A typical rocky shoreline in Door County, as wave action tumbles blocks of dolomite. Photo by Peter Rimsa.
Reprinted from 'Door County Tales: Shipwrecks, Cherries, and Goats on the Roof' by Gayle Soucek (Pg. 19, The History Press, 2011.)




This is an artist’s rendition of a bird’s-eye view of Sturgeon Bay in 1880. In just 30 years, the village had been transformed from a pine forest to the bustling county seat of Door County with its abundance of sawmills. The business district was already established on Cedar Street (Third Avenue), and the courthouse stood on the outskirts of the community. Stone quarries, lime kilns, and ice operations all fed into the burgeoning city’s economy. New immigrants and established entrepreneurs found opportunity in the developing community on the waters of Sturgeon Bay. Reprinted from 'Sturgeon Bay' by Ann Jinkins and Maggie Weir for the Door County Historical Museum (Pg. 9, Arcadia Publishing, 2006.)




Pottawatomie Lighthouse has been restored to look almost exactly as it did when its keeper, David Corbin, was alive. Corbin is rumored to still roam the property. Reprinted from 'Haunted Door County' by Gayle Soucek (Pg. 35, The History Press, 2012.)



The Lakeland starts to settle in the calm water. It made its death plunge at 11:30 a.m., sinking stern first, breaking amidships and blowing the cabins and hatches almost 40 feet in the air. The Ann Arbor 6 landed the Lakeland’s crew at the Goodrich Dock in Sturgeon Bay while Captain Anderson and the officers from the Lakeland searched the freezing waters for floating wreckage for nearly two hours. The ship was lost in 210 feet of water, six miles east of the canal. The Lakeland was valued at $500,000 and its cargo of 40 Nash and Kissel cars at $45,000. (Courtesy of Wisconsin Maritime Museum.) Reprinted from 'Door Peninsula Shipwrecks' by Jon Paul Van Harpen (Pg. 25, Arcadia Publishing, 2006.)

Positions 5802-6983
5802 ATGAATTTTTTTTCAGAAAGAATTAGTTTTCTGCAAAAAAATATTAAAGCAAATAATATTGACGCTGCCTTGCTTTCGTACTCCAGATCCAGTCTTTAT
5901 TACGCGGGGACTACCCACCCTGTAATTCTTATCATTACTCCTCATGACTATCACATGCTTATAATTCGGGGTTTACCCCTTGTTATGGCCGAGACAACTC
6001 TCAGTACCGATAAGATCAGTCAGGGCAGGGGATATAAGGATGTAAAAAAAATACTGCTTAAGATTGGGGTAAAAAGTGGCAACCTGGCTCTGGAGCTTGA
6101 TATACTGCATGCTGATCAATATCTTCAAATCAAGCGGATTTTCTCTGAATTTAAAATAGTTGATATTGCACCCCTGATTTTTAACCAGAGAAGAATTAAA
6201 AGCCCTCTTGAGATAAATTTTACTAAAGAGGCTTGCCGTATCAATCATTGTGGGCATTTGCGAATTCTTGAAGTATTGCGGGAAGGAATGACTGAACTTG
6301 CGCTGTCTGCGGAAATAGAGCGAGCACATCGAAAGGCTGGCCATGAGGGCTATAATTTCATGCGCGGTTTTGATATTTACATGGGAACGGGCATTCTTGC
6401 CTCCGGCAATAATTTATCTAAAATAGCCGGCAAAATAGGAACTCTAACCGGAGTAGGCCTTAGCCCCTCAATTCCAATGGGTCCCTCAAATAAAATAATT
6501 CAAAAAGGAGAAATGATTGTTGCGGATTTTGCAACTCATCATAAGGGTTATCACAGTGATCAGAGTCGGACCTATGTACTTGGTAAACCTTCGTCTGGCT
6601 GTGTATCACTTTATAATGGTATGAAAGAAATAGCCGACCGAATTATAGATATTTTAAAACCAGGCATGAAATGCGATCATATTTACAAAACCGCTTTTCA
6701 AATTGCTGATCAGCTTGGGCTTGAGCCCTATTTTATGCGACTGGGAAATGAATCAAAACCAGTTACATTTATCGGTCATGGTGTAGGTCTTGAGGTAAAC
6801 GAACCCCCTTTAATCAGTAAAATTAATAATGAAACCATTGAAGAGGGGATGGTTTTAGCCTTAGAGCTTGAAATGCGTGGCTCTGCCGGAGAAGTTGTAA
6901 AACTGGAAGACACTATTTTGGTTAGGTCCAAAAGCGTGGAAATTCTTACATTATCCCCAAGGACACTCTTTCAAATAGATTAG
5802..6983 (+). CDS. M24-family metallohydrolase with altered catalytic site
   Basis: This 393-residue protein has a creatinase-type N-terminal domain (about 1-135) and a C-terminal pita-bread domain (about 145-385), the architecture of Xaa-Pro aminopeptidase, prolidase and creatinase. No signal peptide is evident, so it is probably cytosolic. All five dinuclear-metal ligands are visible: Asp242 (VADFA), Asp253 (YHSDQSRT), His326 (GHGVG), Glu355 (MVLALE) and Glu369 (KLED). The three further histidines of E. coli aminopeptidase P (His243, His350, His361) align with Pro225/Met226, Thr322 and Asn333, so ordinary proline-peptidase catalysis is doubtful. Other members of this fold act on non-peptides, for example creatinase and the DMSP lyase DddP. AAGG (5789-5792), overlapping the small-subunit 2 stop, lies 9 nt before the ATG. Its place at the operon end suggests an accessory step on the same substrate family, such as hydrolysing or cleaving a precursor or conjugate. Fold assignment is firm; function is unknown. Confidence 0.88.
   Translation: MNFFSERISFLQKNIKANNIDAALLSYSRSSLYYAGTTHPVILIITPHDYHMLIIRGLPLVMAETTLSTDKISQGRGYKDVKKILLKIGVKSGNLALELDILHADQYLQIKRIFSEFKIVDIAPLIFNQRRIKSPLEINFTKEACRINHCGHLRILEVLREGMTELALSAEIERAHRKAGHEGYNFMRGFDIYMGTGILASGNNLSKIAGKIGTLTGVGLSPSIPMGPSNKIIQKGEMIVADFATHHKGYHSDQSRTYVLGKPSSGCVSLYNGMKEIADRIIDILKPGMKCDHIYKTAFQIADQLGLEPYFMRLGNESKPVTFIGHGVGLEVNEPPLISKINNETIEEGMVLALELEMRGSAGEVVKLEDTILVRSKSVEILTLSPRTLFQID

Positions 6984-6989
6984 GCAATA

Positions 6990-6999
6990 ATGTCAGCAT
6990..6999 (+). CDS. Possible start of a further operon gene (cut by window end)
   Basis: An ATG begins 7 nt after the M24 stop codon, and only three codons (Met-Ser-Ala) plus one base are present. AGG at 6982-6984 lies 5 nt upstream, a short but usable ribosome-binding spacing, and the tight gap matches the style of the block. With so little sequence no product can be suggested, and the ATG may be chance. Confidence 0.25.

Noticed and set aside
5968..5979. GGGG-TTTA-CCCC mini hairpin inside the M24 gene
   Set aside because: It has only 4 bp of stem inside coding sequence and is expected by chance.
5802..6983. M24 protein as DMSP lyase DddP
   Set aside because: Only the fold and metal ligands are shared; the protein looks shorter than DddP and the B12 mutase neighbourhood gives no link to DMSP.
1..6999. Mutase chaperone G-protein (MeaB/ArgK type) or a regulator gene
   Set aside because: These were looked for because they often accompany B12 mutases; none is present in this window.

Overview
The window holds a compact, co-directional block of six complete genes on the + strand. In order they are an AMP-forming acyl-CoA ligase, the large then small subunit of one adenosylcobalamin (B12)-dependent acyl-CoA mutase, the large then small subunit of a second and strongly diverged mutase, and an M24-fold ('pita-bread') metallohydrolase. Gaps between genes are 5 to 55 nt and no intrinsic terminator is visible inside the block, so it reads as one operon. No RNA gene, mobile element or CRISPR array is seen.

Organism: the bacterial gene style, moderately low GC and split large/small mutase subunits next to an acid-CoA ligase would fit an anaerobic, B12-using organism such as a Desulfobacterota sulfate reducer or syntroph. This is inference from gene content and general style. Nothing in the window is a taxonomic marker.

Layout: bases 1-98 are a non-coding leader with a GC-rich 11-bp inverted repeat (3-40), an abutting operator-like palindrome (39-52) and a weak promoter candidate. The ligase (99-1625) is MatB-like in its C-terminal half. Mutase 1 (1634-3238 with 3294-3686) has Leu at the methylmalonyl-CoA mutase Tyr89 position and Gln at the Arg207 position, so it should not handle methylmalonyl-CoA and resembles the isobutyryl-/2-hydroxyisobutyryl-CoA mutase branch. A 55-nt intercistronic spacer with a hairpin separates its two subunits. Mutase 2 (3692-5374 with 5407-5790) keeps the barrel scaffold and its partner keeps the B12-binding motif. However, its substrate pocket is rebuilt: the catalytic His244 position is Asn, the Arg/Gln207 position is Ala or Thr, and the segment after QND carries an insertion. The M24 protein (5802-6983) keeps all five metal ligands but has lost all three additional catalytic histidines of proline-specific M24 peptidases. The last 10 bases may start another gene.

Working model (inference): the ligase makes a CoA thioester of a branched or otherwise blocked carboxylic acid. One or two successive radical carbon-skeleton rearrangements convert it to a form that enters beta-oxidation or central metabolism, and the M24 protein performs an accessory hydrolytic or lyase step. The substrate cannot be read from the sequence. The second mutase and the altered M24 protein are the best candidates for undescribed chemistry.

These workers pose at the planing mill of the N. S. Washburn Lumberyard around 1925. The mill was located at the foot of Kentucky Street next to the toll bridge. From left to right are Joe Krause, William Losli, Frank Bonnes, and Otto Erdmann. Reprinted from 'Sturgeon Bay' by Ann Jinkins and Maggie Weir for the Door County Historical Museum (Pg.1, Arcadia Publishing, 2006.)




Quarried stone was the county’s first export in 1834. Leathem Smith’s Sturgeon Bay quarry shown here was founded in 1893 and became Wisconsin’s largest crushed stone plant. The quarrying industry petered out during the Depression. (Courtesy DCMM & LPS.) Reprinted from 'Guarding Door County: Lighthouses and Life-Saving Stations' by Stacy and VIrginia Thomas (Pg. 11, Arcadia Publishing, 2005.)




Sturgeon Bay became the center for shipbuilding, especially after the completion of the canal in 1882. Prominent companies include Riebolt & Wolter/Universal, Harris, Leathem Smith, Peterson, Bay Shipbuilding, and Palmer Johnson. Sturgeon Bay played a crucial role in the World War II effort by producing 17 submarine chasers between 1942 and 1944. Built by Peterson Boat Works, the mostly wooden vessels carried a crew of 27 men and were responsible for hunting and destroying enemy submarines. (Photography W.C. Schroeder, courtesy DCMM & LPS.) Reprinted from 'Guarding Door County: Lighthouses and Life-Saving Stations' by Stacy and VIrginia Thomas (Pg. 12, Arcadia Publishing, 2005.)



Early stores such as this cigar and sundries shop often served as social hubs in the community.
Reprinted from 'Door County Tales: Shipwrecks, Cherries, and Goats on the Roof' by Gayle Soucek (Pg. 78, The History Press, 2011.)




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Posted: 1/17/2018 12:00:00 AM| with 0 comments